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Radio lobes extending from the "active galaxy" Centaurus A.
Credit: (Optical) Hubble Space Telescope and (radio) the Very large Array.



Noisy Space—Electric Space
Sep 03, 2009

A recent press release announced the measurement of background radio noise over six times what was “hoped for” based on data from a NASA-funded high altitude helium balloon.

Space scientists from NASA and UC Berkeley recently announced that the Absolute Radiometer for Cosmology, Astrophysics, and Diffuse Emission (ARCADE) findings uncovered unexpectedly high radio emissions from the cosmic background. There is no mistaking the unmitigated surprise from the investigators at this discovery.

The researchers had expected to identify weak background radio noise from early star formation after the Big Bang. However, in the words of the principle investigator, Alan Kogut, “Instead of the faint signal we hoped to find, here was this booming noise six times louder than anyone had predicted.”

According to the investigators, there are no theories to explain the unusually high background signal level. But what if the space between galaxies is a source of synchrotron radio emissions?

Built to rise to 120,000 feet, ARCADE is the first instrument sensitive enough to detect this radio signal. The radio receivers are immersed in 500 gallons of liquid helium, which keeps them at 2.7 Kelvin (2.7 degrees above absolute zero) to enhance their sensitivity.

In determining background radio noise, the researches must subtract out known sources to arrive at a true background value. This is difficult, besides being rife with assumptions and potential errors. However, what if the space between galaxies is not “radio-neutral” and there’s a source they have not allowed for?

What if the galaxies are formed, powered and connected by Birkeland currents stretching billions of light-years? These field-aligned Birkeland currents are a predictable and inevitable formation of diffuse plasma. The currents are proposed to have magnitudes ranging up to a billion billion Amperes (Peratt, 1990).

According to Peratt (1990), the diameter of a typical current can be in the range of 100,000 light-years and separated from a neighboring current by about the same distance. The length of the currents (based on laboratory analogues) can be upwards of 10 billion light-years with an average length of 100 million light-years.

As Peratt points out in his paper, the currents, which coalesce and twist around each other into “magnetic ropes,” are not observable themselves. But they can be detected by the matter that they pull in to form filaments along their lengths. Very tenuous cosmic plasma will self-organize into a cellular plasma structure with filamentary surface currents that concentrate diffuse matter.

It is reasonable to predict that the unusually high background radio noise observed by ARCADE should be higher than expected because there is a potential source that has not been subtracted out: the intergalactic Birkeland currents. As long as astronomers continue to visualize galaxies as separate islands in space, they will miss a large piece of the puzzle.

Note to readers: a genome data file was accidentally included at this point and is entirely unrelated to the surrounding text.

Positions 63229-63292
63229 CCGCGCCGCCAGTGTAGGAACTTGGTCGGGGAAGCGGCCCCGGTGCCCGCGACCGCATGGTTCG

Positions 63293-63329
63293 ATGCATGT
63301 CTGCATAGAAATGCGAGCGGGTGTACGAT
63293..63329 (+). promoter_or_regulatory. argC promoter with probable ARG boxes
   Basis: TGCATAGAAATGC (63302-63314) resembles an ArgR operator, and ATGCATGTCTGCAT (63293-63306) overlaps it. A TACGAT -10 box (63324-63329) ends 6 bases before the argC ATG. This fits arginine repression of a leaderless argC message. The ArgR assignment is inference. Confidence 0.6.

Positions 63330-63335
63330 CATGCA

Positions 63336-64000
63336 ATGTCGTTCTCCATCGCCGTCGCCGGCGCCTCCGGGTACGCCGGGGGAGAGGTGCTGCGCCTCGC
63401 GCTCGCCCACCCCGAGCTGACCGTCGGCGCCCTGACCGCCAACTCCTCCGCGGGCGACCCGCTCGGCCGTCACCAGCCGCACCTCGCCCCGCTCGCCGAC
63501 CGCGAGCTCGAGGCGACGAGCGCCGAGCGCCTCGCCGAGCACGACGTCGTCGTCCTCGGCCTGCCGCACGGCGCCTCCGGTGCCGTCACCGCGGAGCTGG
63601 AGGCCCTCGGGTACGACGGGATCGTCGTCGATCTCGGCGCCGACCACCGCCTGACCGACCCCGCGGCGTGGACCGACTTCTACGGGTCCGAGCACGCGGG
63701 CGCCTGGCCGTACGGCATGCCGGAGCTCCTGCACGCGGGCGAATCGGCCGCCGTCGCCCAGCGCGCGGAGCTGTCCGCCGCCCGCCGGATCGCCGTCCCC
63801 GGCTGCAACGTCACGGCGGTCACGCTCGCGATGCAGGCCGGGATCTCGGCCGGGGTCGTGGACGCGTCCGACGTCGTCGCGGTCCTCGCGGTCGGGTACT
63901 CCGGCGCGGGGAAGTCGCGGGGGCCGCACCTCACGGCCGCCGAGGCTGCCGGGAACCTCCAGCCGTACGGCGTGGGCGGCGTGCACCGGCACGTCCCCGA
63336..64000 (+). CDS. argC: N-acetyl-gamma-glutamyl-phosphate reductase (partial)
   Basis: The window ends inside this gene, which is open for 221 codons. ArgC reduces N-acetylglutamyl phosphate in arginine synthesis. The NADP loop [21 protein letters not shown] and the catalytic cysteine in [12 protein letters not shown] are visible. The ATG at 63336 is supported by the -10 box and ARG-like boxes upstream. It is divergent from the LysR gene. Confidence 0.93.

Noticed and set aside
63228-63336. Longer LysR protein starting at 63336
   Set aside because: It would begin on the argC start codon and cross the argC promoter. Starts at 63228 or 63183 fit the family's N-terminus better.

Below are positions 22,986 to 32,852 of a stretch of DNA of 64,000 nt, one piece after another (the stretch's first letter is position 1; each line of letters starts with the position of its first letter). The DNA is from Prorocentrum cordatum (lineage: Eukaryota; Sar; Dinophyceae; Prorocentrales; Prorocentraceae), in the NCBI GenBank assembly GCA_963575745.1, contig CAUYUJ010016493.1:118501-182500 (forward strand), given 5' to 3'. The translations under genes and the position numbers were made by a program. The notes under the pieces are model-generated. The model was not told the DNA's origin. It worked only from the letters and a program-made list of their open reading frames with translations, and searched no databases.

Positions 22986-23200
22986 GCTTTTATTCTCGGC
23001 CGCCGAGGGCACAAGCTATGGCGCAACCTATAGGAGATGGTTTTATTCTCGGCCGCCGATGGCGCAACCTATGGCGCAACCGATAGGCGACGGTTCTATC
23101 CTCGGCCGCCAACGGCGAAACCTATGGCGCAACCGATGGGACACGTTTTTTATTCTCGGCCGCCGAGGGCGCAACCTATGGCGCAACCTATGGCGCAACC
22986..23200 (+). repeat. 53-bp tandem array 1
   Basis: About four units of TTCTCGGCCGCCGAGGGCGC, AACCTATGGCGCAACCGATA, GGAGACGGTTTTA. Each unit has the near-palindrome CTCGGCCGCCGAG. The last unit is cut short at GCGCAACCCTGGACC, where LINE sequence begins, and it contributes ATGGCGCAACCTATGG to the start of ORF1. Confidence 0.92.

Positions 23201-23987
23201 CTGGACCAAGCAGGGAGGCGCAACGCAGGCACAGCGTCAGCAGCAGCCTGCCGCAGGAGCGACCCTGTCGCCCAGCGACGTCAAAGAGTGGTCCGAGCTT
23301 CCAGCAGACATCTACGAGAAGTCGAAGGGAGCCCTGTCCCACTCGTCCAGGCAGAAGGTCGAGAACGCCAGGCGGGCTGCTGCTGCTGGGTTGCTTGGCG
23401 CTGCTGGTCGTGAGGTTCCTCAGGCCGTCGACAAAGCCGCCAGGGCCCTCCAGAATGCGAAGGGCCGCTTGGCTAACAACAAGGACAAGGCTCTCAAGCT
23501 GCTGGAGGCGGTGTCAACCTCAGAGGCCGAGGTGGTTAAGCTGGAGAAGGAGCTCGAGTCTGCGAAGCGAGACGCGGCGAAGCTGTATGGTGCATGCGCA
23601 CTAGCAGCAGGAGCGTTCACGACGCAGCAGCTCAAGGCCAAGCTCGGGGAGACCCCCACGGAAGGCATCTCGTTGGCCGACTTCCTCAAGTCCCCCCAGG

There is an immensely large volume of space between the galaxies that could be electromagnetically active. The Birkeland currents between the galaxies emit synchrotron radiation, not nearly as intense as the more energetic z-pinches of the galaxies and stars, but there nonetheless.

As Philip Lubin, one of the team members of the ARCADE study, said, "The universe continues to amaze us and provide us with new mysteries. It is like a large puzzle that we are slowly given pieces to so that we can eventually see through the fog of our confusion."

A large part of that confusion arises from not learning from our terrestrial aurora that Birkeland currents across a wide scale of magnitudes are a very active component of the electrical life of the Universe.

By Tom Wilson




SPECIAL NOTE - **New Volumes Available:
We are pleased to announce a new e-book series THE UNIVERSE ELECTRIC. Available now, the first volume of this series, titled Big Bang, summarizes the failure of modern cosmology and offers a new electrical perspective on the cosmos. At over 200 pages, and designed for broadest public appeal, it combines spectacular full-color graphics with lean and readily understandable text.

**Then second and third volumes in the series are now available, respectively titled Sun and Comet, they offer the reader easy to understand explanations of how and why these bodies exist within an Electric Universe.

High school and college students--and teachers in numerous fields--will love these books. So will a large audience of general readers.

Visitors to the site have often wondered whether they could fully appreciate the Electric Universe without further formal education. The answer is given by these exquisitely designed books. Readers from virtually all backgrounds and education levels will find them easy to comprehend, from start to finish.

For the Thunderbolts Project, this series is a milestone. Please see for yourself by checking out the new Thunderbolts Project website, our leading edge in reaching new markets globally.

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Authors David Talbott and Wallace Thornhill introduce the reader to an age of planetary instability and earthshaking electrical events in ancient times. If their hypothesis is correct, it could not fail to alter many paths of scientific investigation.
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EXECUTIVE EDITORS: David Talbott, Wallace Thornhill
CONTRIBUTING EDITORS: Mel Acheson, Michael Armstrong,
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Ian Tresman, Tom Wilson
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